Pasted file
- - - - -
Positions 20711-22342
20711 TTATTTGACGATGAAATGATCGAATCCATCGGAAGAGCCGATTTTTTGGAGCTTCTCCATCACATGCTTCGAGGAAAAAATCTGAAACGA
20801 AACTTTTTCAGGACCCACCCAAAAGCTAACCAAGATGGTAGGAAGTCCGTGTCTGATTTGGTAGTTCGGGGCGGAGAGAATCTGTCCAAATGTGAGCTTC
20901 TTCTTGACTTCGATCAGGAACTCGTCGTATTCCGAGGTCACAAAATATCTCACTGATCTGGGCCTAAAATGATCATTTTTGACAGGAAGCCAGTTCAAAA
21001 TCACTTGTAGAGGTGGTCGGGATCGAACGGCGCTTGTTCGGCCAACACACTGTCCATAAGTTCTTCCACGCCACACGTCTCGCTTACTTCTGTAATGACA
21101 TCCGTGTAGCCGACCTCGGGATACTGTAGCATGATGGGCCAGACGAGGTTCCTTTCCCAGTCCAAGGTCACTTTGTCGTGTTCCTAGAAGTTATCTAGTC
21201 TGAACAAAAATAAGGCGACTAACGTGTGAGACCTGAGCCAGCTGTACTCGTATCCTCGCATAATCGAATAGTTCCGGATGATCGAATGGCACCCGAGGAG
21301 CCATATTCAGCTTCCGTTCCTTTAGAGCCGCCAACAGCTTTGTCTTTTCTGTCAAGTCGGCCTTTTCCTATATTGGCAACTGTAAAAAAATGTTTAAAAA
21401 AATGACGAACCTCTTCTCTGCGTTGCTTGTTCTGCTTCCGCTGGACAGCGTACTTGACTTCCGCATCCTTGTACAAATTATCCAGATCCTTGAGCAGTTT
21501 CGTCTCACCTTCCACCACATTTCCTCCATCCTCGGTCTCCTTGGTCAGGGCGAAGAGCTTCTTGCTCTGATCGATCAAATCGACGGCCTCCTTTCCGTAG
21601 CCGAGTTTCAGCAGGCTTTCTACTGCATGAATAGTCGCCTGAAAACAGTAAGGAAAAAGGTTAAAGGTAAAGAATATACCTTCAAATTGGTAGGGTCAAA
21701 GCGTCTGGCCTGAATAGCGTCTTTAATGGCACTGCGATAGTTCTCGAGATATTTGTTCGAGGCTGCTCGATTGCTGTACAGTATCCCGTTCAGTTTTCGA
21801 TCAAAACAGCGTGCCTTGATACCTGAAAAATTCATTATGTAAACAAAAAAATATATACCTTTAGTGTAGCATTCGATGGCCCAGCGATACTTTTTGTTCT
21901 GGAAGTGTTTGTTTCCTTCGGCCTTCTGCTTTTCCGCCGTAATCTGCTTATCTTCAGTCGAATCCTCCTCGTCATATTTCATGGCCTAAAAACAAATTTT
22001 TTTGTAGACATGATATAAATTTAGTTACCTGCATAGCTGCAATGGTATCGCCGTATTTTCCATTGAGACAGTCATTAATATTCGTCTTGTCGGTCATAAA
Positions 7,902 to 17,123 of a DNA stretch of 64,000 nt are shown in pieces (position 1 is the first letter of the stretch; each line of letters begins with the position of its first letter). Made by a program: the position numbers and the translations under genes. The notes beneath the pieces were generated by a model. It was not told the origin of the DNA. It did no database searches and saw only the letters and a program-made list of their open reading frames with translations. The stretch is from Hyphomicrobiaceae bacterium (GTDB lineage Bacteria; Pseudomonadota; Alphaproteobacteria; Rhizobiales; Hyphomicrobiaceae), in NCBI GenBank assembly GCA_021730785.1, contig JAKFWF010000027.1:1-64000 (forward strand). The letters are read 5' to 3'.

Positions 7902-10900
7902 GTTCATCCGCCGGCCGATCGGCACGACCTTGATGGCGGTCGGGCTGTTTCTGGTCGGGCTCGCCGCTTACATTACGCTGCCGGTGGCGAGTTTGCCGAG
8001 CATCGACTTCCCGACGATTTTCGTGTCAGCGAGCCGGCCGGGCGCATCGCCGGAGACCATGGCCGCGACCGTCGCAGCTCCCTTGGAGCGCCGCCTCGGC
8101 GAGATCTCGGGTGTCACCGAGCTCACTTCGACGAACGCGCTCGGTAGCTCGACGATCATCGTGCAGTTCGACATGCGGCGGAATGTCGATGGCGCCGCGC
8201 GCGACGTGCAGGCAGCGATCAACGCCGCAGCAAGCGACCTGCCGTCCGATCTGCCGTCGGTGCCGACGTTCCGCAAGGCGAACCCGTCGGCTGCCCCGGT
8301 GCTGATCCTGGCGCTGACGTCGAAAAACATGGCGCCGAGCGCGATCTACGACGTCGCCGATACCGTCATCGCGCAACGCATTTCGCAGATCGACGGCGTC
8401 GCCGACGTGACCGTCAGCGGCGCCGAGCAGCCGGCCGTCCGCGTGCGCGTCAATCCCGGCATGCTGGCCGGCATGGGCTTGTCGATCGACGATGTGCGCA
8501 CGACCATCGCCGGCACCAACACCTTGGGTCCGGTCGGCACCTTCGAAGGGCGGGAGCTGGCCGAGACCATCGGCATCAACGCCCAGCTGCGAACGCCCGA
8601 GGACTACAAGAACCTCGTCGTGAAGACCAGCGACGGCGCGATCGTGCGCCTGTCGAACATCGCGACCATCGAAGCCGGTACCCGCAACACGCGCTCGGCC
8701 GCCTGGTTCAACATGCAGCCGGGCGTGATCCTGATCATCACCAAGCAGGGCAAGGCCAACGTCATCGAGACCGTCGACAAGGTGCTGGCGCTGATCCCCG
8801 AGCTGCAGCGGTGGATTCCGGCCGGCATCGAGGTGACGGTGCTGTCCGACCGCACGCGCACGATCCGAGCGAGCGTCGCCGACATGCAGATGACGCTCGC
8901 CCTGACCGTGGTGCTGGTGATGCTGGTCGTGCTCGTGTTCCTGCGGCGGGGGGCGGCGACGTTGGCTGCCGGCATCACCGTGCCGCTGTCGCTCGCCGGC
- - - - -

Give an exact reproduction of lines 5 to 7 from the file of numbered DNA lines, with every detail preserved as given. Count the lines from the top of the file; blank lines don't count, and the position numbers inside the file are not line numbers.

21001 TCACTTGTAGAGGTGGTCGGGATCGAACGGCGCTTGTTCGGCCAACACACTGTCCATAAGTTCTTCCACGCCACACGTCTCGCTTACTTCTGTAATGACA
21101 TCCGTGTAGCCGACCTCGGGATACTGTAGCATGATGGGCCAGACGAGGTTCCTTTCCCAGTCCAAGGTCACTTTGTCGTGTTCCTAGAAGTTATCTAGTC
21201 TGAACAAAAATAAGGCGACTAACGTGTGAGACCTGAGCCAGCTGTACTCGTATCCTCGCATAATCGAATAGTTCCGGATGATCGAATGGCACCCGAGGAG